Imagery is a necessity but I like the image also to convey character or setting. In one of your stories, you had a young man, might have been Evvern, bobbing his head up and down outside of Merreth’s door (I think) like a cork bobbing in water. Apt-enough image of how Evvern looked. But it compared him to a cork! For me it was a missed opportunity, because cork wasn’t relevant to his character or the setting. Because it was a character moment, I’d have preferred something to convey how he felt (i.e. ‘ducking and weaving at her door like a nervous shadow’) or what sort of person he was (i.e. ‘bobbing his head up and down like a servant begging deference’), both far more useful to the reader than how he looked. A story has only a few words. So paint pictures.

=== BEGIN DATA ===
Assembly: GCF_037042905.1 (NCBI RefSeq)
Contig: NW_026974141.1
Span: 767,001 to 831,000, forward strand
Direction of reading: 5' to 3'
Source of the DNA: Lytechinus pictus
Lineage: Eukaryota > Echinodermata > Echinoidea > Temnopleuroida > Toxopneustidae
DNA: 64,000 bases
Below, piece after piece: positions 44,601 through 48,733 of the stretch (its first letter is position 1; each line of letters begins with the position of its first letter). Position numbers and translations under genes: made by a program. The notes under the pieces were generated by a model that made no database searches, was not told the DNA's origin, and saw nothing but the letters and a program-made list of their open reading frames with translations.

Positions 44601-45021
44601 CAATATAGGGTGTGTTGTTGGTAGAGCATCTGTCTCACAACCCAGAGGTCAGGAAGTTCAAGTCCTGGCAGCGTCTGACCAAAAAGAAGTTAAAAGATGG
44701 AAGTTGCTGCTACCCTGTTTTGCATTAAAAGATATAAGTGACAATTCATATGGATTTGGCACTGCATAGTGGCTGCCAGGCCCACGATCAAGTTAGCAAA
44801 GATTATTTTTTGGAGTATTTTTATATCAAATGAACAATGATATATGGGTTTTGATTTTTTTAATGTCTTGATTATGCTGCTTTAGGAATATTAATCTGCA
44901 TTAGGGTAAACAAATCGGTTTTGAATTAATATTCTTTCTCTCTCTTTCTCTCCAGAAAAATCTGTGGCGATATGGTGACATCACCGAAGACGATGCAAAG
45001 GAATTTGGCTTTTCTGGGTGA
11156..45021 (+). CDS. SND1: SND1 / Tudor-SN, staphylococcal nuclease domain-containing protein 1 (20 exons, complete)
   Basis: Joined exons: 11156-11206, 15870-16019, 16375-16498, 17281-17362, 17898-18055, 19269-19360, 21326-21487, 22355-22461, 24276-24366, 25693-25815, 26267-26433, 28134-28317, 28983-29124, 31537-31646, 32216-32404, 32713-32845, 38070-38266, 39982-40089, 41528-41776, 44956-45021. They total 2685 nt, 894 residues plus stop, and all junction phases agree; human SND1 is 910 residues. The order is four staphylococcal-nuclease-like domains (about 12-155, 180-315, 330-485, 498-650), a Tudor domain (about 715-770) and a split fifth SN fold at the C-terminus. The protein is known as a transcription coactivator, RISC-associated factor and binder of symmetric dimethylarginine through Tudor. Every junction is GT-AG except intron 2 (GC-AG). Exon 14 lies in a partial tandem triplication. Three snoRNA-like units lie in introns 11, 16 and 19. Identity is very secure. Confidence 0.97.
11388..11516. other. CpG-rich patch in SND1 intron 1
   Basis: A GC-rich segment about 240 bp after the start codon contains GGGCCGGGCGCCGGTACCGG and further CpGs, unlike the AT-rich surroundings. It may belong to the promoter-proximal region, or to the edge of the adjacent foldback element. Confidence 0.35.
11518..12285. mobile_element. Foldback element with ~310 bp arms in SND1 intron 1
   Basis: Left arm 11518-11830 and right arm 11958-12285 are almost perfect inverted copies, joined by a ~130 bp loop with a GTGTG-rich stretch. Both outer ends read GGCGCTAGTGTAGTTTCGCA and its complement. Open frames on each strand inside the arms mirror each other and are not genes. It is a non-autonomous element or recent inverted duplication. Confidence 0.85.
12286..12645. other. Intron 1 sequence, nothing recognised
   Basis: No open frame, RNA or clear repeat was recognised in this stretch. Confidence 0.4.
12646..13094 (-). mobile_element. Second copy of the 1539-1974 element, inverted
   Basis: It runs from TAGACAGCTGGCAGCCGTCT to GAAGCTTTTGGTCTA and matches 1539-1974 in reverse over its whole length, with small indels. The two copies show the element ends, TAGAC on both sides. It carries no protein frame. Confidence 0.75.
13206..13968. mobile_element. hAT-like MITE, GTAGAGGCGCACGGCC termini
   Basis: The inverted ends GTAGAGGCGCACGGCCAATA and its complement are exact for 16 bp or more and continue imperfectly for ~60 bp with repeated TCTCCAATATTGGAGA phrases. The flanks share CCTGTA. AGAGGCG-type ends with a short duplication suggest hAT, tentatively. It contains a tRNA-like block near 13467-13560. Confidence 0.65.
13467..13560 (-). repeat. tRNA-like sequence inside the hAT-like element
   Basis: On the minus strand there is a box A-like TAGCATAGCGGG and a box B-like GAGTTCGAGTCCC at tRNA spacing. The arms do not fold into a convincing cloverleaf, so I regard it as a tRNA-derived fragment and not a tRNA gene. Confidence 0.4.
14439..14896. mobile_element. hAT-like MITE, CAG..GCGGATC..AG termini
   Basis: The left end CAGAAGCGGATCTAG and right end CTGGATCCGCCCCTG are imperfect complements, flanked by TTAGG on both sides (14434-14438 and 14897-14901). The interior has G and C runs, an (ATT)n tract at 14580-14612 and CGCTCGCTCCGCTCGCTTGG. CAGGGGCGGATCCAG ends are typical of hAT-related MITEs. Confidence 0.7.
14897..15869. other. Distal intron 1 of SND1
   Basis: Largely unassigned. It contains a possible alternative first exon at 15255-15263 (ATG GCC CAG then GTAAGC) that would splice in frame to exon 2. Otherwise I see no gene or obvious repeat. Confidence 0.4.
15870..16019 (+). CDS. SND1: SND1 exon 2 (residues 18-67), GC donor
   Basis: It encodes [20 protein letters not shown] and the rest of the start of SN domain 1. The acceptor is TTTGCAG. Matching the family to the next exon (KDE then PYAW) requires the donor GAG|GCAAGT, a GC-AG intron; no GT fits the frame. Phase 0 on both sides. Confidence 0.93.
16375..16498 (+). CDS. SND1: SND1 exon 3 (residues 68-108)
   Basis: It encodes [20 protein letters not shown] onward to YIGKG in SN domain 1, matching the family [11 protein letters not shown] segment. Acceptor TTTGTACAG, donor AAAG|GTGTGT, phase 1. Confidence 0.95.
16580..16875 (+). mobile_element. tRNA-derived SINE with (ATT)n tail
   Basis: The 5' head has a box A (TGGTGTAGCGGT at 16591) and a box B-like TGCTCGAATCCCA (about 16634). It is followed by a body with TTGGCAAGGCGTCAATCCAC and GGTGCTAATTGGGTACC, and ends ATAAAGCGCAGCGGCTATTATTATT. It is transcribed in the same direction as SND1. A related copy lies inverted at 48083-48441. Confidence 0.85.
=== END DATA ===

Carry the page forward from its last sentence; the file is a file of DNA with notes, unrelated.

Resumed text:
In ‘Cover Her Face’, P.D. James has a housekeeper describe a soon-to-be-murdered servant girl whom she doesn’t trust, but who hoodwinks everyone else, as ‘Tough as a nut and cunning as a wagon-load of monkeys.’ Why does James choose a nut, a wagon, and monkeys? Because a nut is hard and it keeps the inner seed from view. Monkeys are sometimes cute, but are more often sly, pilfering, shifty, staring, inquisitive, abruptly combative and not-quite-human beasts. A wagon, as opposed to a car or truck or boat, conveys the small English village in which the story occurs. So the reader gets a strong sense of protagonist, antagonist, and setting. Awesome, simply awesome.
There you have, it from Mario!